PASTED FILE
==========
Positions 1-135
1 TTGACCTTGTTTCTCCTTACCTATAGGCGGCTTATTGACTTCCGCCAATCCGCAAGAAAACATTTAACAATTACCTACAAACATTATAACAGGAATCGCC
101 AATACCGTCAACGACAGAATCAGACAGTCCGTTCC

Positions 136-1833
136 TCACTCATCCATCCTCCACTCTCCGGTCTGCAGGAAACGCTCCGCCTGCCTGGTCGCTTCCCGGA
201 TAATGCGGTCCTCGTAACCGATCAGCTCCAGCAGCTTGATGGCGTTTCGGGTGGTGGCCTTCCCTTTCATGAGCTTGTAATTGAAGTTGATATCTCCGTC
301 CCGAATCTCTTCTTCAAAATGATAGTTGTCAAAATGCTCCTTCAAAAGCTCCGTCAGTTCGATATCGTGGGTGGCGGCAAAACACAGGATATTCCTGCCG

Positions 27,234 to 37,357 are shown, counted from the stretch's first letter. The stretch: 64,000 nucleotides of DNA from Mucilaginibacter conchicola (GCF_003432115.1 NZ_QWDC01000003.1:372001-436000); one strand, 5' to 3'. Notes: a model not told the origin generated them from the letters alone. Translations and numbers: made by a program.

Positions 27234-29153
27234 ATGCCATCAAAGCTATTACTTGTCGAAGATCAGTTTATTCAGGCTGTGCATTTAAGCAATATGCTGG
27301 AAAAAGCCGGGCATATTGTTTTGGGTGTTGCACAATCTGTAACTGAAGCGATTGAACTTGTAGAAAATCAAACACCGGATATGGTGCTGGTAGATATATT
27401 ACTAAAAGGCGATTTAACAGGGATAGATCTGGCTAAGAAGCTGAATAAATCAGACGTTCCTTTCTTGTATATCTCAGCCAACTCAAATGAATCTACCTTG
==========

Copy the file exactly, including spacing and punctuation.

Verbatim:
Positions 1-135
1 TTGACCTTGTTTCTCCTTACCTATAGGCGGCTTATTGACTTCCGCCAATCCGCAAGAAAACATTTAACAATTACCTACAAACATTATAACAGGAATCGCC
101 AATACCGTCAACGACAGAATCAGACAGTCCGTTCC

Positions 136-1833
136 TCACTCATCCATCCTCCACTCTCCGGTCTGCAGGAAACGCTCCGCCTGCCTGGTCGCTTCCCGGA
201 TAATGCGGTCCTCGTAACCGATCAGCTCCAGCAGCTTGATGGCGTTTCGGGTGGTGGCCTTCCCTTTCATGAGCTTGTAATTGAAGTTGATATCTCCGTC
301 CCGAATCTCTTCTTCAAAATGATAGTTGTCAAAATGCTCCTTCAAAAGCTCCGTCAGTTCGATATCGTGGGTGGCGGCAAAACACAGGATATTCCTGCCG

Positions 27,234 to 37,357 are shown, counted from the stretch's first letter. The stretch: 64,000 nucleotides of DNA from Mucilaginibacter conchicola (GCF_003432115.1 NZ_QWDC01000003.1:372001-436000); one strand, 5' to 3'. Notes: a model not told the origin generated them from the letters alone. Translations and numbers: made by a program.

Positions 27234-29153
27234 ATGCCATCAAAGCTATTACTTGTCGAAGATCAGTTTATTCAGGCTGTGCATTTAAGCAATATGCTGG
27301 AAAAAGCCGGGCATATTGTTTTGGGTGTTGCACAATCTGTAACTGAAGCGATTGAACTTGTAGAAAATCAAACACCGGATATGGTGCTGGTAGATATATT
27401 ACTAAAAGGCGATTTAACAGGGATAGATCTGGCTAAGAAGCTGAATAAATCAGACGTTCCTTTCTTGTATATCTCAGCCAACTCAAATGAATCTACCTTG